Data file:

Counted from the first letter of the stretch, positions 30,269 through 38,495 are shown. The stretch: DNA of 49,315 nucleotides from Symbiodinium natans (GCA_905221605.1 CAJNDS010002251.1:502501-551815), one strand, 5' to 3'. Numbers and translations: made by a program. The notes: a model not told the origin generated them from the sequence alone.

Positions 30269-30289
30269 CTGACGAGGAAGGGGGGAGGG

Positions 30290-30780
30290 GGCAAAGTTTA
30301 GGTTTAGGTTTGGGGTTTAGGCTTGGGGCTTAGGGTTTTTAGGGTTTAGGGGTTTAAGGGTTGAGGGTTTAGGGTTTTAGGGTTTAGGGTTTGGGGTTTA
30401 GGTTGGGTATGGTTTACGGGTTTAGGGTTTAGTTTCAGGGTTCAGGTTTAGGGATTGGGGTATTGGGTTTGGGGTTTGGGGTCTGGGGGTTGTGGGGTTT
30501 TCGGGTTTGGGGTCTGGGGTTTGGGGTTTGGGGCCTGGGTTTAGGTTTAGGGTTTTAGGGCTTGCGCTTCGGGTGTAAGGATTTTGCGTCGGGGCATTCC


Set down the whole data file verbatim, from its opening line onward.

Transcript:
Counted from the first letter of the stretch, positions 30,269 through 38,495 are shown. The stretch: DNA of 49,315 nucleotides from Symbiodinium natans (GCA_905221605.1 CAJNDS010002251.1:502501-551815), one strand, 5' to 3'. Numbers and translations: made by a program. The notes: a model not told the origin generated them from the sequence alone.

Positions 30269-30289
30269 CTGACGAGGAAGGGGGGAGGG

Positions 30290-30780
30290 GGCAAAGTTTA
30301 GGTTTAGGTTTGGGGTTTAGGCTTGGGGCTTAGGGTTTTTAGGGTTTAGGGGTTTAAGGGTTGAGGGTTTAGGGTTTTAGGGTTTAGGGTTTGGGGTTTA
30401 GGTTGGGTATGGTTTACGGGTTTAGGGTTTAGTTTCAGGGTTCAGGTTTAGGGATTGGGGTATTGGGTTTGGGGTTTGGGGTCTGGGGGTTGTGGGGTTT
30501 TCGGGTTTGGGGTCTGGGGTTTGGGGTTTGGGGCCTGGGTTTAGGTTTAGGGTTTTAGGGCTTGCGCTTCGGGTGTAAGGATTTTGCGTCGGGGCATTCC